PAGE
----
What is a Patent?
A patent is a right granted to an inventor by the federal government that permits the inventor to exclude others from making, selling or using the invention for a period of time. The patent system is designed to encourage inventions that are useful to society. Congress was given the power to grant patents in the Constitution, and federal statutes and rules govern patents. The U.S. Patent and Trademark Office grants patents for inventions that meet statutory criteria.
There are three different kinds of patents: utility patents, design patents and plant patents. Utility patents, the most common type, are granted to new machines, chemicals, and processes. Design patents are granted to protect the unique appearance or design of manufactured objects, such as the surface ornamentation or overall design of the object. Plant patents are granted for the invention and asexual reproduction of new and distinct plant varieties, including hybrids. Asexual reproduction means the plant is reproduced by means other than from seeds, such as by grafting or rooting of cuttings.
For an invention to qualify for a patent, it must be both "novel" and "nonobvious." An invention is novel if it is different from other similar inventions in one or more of its parts. It also must not have been publicly used, sold, or patented by another inventor within a year of the date the patent application was filed. This rule reflects the public policy favoring quick disclosure of technological progress. An invention is nonobvious if someone who is skilled in the field of the invention would consider the invention an unexpected or surprising development.
An inventor applying for a utility patent also must prove that the invention is useful. The invention must have some beneficial use and must be operable. A machine that will not operate to perform its intended purpose would not be called useful, and therefore would not be granted a patent.
A useful invention may qualify for a utility patent only if it falls into one of five categories: a process, a machine, a manufacture, a composition of matter, or an improvement of one of these. A process is a method of treating material to produce a specific physical change in the character or quality of the material, generally an industrial or technical process. A machine is a device that uses energy to get work done. The term manufacture refers to a process in which an article is made by the art or industry of people. A composition of matter may include a mixture of ingredients or a new chemical compound. An improvement is any addition to or alteration of a known process, machine, manufacture, or composition. These categories include practically everything made by humans and the processes for making the products.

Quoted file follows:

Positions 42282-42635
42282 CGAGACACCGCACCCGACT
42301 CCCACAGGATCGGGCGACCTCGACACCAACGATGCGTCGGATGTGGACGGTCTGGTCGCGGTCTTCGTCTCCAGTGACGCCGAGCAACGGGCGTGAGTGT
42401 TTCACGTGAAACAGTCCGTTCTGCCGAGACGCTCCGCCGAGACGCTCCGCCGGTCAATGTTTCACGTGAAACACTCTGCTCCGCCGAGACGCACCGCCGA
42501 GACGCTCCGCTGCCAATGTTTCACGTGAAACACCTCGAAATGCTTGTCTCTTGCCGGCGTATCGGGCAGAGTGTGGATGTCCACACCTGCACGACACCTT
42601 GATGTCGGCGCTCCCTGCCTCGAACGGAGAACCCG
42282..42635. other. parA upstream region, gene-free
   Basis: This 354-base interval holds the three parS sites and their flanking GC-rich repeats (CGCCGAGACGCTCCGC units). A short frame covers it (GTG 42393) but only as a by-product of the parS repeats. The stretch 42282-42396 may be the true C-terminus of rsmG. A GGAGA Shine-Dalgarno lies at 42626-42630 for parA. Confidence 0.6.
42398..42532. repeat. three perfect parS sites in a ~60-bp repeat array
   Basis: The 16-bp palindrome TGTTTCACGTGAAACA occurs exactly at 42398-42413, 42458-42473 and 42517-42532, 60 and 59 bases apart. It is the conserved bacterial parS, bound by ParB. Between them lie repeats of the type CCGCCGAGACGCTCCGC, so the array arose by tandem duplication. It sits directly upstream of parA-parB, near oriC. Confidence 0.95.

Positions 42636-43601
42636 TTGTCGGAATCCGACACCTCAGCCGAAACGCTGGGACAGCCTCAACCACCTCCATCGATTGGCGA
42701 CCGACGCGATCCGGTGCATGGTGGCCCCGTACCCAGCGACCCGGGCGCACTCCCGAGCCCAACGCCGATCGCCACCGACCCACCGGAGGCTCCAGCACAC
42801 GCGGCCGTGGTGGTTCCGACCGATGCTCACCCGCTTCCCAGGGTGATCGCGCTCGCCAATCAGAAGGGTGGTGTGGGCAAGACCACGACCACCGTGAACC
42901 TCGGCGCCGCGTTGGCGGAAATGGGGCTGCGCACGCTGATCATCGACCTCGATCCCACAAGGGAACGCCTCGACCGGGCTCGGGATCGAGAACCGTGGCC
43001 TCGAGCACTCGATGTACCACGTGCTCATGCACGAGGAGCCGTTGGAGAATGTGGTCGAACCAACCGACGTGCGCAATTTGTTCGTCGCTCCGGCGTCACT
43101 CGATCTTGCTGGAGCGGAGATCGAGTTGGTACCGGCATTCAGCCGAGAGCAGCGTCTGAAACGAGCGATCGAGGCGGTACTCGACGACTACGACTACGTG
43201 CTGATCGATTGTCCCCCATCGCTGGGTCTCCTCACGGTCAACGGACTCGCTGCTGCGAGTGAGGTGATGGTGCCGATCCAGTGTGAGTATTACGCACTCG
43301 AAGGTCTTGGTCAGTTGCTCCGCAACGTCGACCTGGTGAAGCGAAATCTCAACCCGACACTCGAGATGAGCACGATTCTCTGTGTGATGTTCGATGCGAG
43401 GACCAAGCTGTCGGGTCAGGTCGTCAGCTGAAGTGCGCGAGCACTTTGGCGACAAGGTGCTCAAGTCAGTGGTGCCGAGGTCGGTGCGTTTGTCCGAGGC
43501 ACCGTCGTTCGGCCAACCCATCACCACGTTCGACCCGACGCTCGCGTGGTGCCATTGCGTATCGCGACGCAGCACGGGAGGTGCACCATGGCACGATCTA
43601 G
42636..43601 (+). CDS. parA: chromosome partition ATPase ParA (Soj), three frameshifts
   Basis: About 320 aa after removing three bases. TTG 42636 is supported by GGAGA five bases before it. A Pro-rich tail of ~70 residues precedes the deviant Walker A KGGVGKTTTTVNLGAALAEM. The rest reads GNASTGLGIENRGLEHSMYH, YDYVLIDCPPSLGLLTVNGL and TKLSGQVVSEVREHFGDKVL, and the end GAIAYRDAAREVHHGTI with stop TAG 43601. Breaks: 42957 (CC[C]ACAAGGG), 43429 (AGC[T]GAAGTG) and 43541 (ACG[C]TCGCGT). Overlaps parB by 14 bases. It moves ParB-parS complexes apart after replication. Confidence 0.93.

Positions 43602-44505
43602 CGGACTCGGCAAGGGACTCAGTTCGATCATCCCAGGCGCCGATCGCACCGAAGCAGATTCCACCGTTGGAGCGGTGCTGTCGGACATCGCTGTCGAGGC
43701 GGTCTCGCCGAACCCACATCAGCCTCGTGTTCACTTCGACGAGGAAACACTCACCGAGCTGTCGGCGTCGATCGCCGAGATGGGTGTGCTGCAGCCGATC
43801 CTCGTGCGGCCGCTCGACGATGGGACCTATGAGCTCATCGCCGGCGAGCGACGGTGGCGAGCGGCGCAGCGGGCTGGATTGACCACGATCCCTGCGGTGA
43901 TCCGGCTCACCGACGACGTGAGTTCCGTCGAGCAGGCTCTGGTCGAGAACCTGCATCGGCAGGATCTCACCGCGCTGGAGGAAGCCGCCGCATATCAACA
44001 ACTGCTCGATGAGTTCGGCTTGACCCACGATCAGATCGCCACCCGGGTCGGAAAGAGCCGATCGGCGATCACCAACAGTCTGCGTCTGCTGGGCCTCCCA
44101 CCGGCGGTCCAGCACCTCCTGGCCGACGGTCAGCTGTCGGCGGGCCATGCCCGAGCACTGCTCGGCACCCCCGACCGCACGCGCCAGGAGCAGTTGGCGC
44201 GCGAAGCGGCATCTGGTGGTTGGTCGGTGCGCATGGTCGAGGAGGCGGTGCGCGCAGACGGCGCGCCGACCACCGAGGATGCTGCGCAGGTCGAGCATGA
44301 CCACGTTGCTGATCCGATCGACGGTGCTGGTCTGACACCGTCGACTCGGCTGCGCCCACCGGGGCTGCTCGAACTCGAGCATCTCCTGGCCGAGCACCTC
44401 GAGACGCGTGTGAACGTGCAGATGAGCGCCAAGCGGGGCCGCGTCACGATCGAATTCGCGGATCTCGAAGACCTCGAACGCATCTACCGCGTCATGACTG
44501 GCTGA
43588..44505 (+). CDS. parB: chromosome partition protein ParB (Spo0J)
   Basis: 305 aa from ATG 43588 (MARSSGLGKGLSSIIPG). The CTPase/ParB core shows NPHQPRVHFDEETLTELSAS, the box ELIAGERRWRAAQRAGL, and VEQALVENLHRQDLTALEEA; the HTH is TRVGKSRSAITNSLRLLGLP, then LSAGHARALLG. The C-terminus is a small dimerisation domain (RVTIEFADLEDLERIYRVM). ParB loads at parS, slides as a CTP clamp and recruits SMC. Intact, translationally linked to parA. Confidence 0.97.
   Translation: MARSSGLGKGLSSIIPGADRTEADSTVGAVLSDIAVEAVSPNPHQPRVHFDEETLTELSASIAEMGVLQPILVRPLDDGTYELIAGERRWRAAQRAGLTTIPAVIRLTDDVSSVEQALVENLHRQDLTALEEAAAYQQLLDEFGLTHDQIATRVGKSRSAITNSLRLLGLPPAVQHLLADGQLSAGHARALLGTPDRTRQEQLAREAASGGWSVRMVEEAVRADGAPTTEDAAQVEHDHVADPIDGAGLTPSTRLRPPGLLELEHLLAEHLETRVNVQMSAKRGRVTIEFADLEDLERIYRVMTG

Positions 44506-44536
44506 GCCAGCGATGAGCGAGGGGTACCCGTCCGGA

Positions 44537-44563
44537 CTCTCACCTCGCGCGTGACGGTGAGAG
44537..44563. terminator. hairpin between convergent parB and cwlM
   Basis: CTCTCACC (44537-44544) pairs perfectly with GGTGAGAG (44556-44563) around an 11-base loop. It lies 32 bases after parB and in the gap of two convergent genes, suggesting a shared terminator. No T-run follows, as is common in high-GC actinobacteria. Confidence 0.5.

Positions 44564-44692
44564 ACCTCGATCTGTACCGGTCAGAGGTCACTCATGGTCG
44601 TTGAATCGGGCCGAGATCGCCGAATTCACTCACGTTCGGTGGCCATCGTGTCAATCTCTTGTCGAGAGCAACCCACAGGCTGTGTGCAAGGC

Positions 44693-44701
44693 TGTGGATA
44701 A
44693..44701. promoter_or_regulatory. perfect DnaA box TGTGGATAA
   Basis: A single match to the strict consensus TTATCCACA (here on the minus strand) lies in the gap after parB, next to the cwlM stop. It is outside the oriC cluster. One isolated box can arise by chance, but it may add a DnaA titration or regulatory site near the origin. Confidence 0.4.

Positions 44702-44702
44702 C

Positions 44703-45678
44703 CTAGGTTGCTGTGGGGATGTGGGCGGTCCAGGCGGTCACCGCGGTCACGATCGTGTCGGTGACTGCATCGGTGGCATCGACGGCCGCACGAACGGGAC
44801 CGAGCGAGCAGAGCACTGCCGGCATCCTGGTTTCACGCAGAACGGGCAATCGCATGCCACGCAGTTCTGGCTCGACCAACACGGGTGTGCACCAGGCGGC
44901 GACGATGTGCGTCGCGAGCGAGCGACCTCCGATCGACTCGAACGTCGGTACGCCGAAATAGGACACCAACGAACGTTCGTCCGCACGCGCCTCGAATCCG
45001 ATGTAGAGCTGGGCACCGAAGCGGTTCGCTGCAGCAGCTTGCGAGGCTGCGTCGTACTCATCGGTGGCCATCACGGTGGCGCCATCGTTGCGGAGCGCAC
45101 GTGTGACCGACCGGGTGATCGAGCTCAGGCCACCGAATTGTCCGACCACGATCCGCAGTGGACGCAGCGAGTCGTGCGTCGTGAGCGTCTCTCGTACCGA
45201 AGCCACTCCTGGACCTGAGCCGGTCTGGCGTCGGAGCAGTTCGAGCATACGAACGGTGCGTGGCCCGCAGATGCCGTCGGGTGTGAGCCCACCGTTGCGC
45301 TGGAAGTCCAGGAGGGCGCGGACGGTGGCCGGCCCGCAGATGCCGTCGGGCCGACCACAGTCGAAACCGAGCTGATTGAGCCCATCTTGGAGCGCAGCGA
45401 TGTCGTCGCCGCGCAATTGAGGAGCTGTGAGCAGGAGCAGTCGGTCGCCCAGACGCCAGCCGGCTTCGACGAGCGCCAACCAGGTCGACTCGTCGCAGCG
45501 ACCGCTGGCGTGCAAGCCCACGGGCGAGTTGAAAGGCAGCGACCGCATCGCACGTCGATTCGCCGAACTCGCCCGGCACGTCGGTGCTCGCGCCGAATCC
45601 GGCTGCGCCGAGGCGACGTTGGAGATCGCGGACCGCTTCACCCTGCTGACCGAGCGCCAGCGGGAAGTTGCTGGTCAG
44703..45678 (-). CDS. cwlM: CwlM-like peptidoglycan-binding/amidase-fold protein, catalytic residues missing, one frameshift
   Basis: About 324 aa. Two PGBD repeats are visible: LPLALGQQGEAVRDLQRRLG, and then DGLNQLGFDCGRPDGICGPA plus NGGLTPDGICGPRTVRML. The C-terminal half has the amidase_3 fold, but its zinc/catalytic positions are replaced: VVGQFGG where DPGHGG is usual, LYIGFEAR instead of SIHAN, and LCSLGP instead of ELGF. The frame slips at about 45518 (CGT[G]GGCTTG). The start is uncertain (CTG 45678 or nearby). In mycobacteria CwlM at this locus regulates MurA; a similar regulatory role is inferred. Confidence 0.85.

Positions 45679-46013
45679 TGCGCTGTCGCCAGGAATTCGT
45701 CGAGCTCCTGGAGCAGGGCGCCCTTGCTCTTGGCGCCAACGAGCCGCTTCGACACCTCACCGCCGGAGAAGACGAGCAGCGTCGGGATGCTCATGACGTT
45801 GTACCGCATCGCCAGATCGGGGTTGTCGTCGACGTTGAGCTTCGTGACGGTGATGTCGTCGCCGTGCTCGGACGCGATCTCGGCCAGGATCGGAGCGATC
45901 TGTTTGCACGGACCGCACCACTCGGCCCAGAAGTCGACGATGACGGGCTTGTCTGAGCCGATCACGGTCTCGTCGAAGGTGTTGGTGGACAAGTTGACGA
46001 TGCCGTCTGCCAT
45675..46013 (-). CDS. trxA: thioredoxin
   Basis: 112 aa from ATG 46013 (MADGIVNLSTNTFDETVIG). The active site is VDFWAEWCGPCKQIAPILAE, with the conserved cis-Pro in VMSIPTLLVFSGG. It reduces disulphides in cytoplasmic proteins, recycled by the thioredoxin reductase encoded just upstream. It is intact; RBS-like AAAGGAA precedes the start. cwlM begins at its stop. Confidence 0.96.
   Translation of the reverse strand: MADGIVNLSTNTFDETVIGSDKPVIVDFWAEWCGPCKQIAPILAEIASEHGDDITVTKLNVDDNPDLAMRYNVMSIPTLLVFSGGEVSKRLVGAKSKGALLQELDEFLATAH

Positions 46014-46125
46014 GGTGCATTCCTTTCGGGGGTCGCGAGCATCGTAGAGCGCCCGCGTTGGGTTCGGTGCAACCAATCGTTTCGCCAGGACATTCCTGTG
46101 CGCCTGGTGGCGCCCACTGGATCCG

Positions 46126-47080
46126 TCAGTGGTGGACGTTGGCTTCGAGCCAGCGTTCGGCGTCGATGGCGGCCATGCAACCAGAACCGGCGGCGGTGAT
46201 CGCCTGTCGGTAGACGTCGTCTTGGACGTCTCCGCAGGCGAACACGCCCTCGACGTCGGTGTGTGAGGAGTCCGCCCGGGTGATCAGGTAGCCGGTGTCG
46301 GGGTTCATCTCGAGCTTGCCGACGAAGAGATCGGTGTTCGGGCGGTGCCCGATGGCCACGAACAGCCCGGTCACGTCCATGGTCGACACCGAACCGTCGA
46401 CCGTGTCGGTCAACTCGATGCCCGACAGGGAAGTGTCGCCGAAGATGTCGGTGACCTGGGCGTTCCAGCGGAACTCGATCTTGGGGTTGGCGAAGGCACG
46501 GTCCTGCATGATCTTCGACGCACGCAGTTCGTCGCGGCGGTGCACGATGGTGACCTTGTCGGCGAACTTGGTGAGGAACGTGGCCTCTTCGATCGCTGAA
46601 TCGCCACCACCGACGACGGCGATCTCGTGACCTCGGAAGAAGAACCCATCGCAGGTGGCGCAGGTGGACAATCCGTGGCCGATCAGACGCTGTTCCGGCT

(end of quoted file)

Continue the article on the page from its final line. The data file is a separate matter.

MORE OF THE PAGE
Examples of things that are patentable include:
- computer software and hardware;
- chemical formulas and processes;
- genetically engineered bacteria, plants, and animals;
- medical devices;
- furniture design;
- fabrics and fabric design; and
- musical instruments.
Naturally occurring substances and laws of nature, even if they are newly discovered, cannot be patented. Abstract principles, fundamental truths, calculation methods, and mathematical formulas also are not patentable. A process that uses such a formula or method can be patented, however. For example, a patent has been granted for an industrial process for molding rubber articles that depends upon a mathematical equation and involves the use of a computer program. A patent cannot be obtained for a mere idea or suggestion. The inventor must have figured out the concrete means of implementing his or her ideas in order to get a patent. A patent also will not be granted for an invention with no legal purpose or for an unsafe drug.
Unlike a copyright, a patent does not arise automatically; an inventor must apply for a patent. The inventor must apply within one year of publicly disclosing the invention, such as by publishing a description of the invention or offering it for sale. An inventor, or his or her attorney, generally makes a preliminary patent search before applying for a patent to determine if it is feasible to proceed with the application. The application and a fee are submitted to the U.S. Patent and Trademark Office, where it is reviewed by a patent examiner. If a patent is granted, the inventor must pay another fee, and the government publishes a description of the invention and its use. Only a patent attorney or patent agent may prosecute patents before the PTO. Before a person may be licensed as a patent attorney or patent agent, she must have a degree in certain technical or scientific fields.
Utility and plant patents last for twenty years from the application date; design patents last for fourteen years. If the owner of a utility patent does not pay maintenance fees, the patent will expire earlier. After a patent expires, the invention becomes public property and can be used or sold by anyone. For example, after the patent on Tylenol expired, other pharmaceutical companies began producing a generic version of the drug.
If an inventor thinks someone has used his or her patented invention without permission, he or she may bring a lawsuit against the infringer. If the court agrees, it may award the patent holder costs, attorney's fees, damages in an amount equal to a reasonable royalty, and an injunction (an order prohibiting another person from infringing the patent). An action for infringement can be time-consuming and costly, so infringement cases often are settled.